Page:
“Nepra indicated that bidders may arrange foreign debt financing within the limit of Kibor plus 1.8%, and any currency exchange rate risk shall be borne by the bidders,” the privatisation ministry informed the CCOP last week.

Sources said that the bidders may either opt for local debt financing within the prescribed limits or may avail foreign debt financing, bearing foreign exchange risk on their own and in that event the bidders will make adjustment in their valuation.

They said that another option was that NPPMCL may replace the debt of the government by borrowing from local and international banks before privatisation. Nepra had also approved the debt-to-equity ratio of 70:30 but the actual equity of the company is far higher than this, which entitled NPPMCL to claim Rs8.5 billion in tax credit.

In the past, the banks have shown reluctance to provide loans to the prospective buyers at the approved rates meant for tariff determination.

Income tax issue

Under Section 132 of the Income Tax Ordinance, all IPPs are income tax exempted while NPPMCL is not entitled to income tax exemption.

As per transaction structure, the company may be split into two separate companies. Section 132 does not apply to the IPPs which are formed after split.

Sources said that Finance Minister Dr Abdul Hafeez Shaikh had asked the FBR to also exempt the prospective buyer from income tax aimed at giving him equal treatment. But this would require endorsement of the IMF and amendments to the Income Tax Ordinance. Another critical issue was that NPPMCL was availing tax credit on the basis of its capital structure, which will now be changed as per tariff determination.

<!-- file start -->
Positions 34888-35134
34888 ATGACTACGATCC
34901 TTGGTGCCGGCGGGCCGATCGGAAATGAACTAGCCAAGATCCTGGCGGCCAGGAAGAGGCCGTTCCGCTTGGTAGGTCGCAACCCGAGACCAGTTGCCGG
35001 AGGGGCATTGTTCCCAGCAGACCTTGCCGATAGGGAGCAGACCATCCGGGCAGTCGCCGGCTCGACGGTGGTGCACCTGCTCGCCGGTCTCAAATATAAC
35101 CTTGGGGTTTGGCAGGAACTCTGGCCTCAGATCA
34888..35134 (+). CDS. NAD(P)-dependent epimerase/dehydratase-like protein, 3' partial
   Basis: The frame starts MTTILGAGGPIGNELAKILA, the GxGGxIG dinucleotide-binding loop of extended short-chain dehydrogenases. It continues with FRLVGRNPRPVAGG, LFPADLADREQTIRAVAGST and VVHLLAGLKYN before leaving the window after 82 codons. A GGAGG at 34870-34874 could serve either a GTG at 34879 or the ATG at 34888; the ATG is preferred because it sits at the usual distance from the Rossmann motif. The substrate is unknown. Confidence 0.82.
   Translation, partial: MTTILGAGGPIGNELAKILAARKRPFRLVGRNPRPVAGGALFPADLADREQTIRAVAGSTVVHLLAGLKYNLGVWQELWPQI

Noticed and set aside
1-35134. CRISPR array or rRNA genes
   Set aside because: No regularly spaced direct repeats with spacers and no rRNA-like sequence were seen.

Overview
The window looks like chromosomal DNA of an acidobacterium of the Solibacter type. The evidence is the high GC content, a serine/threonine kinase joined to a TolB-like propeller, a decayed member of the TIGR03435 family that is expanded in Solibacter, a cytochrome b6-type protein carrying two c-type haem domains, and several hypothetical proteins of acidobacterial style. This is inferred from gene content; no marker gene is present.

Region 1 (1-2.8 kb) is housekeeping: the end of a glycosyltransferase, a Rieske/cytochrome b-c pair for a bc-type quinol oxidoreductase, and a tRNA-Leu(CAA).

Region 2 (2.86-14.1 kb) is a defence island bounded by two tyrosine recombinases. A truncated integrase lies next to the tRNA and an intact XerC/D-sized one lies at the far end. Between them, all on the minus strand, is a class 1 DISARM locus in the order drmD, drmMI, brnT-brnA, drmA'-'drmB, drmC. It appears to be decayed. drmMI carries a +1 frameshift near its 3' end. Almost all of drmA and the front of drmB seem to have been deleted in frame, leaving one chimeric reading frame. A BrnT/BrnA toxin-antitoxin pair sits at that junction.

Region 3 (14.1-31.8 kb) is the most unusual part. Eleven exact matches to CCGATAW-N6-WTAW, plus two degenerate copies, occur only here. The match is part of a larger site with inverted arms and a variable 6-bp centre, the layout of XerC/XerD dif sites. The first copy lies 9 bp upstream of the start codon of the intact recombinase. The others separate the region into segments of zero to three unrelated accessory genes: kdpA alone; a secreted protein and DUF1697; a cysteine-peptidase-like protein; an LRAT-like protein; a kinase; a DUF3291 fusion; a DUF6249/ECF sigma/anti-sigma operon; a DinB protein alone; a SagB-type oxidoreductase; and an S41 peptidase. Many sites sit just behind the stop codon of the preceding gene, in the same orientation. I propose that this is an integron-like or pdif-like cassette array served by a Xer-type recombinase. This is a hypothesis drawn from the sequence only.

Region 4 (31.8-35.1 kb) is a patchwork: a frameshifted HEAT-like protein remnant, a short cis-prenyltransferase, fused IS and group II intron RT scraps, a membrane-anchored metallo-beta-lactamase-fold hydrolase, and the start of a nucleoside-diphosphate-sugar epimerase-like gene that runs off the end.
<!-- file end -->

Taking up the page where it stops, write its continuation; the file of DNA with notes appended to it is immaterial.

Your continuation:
On the change of capital structure that is debt-to-equity ratio of 70:30, the credit will no more be availed by NPPMCL and tax credit of Rs8.5 billion that is already availed has to be deposited by NPPMCL, according to the privatisation ministry.

“The (NPPMCL) company has liquidity problems and in such case, the government or the CPPA-G will have to arrange the amount for payment of Rs8.5 billion tax liability,” the privatisation ministry informed the CCOP last week.

In September last year, the government had decided to change the date of 66% LNG take-or-pay commitment from 2025 to 2022. However, the subsequent amendments to the documents have not yet been made. Stakeholders have reached an understanding that the new buyer would indicate an annual production plan and binding monthly production plan at least 75 days before the start of each month and Sui Northern Gas Pipelines (SNGPL) to accept firm orders picked by NPPMCL 75 days in advance for a particular month.

But the power purchase agreement, gas supply agreement and implementation agreement have not been amended yet due to a delay in submitting a summary for approval of the cabinet committee on energy.

Jamil said that the financial advisers had sent the revised draft documents to the Ministry of Energy for security approval by the competent forums.

Published in The Express Tribune, January 13th, 2021.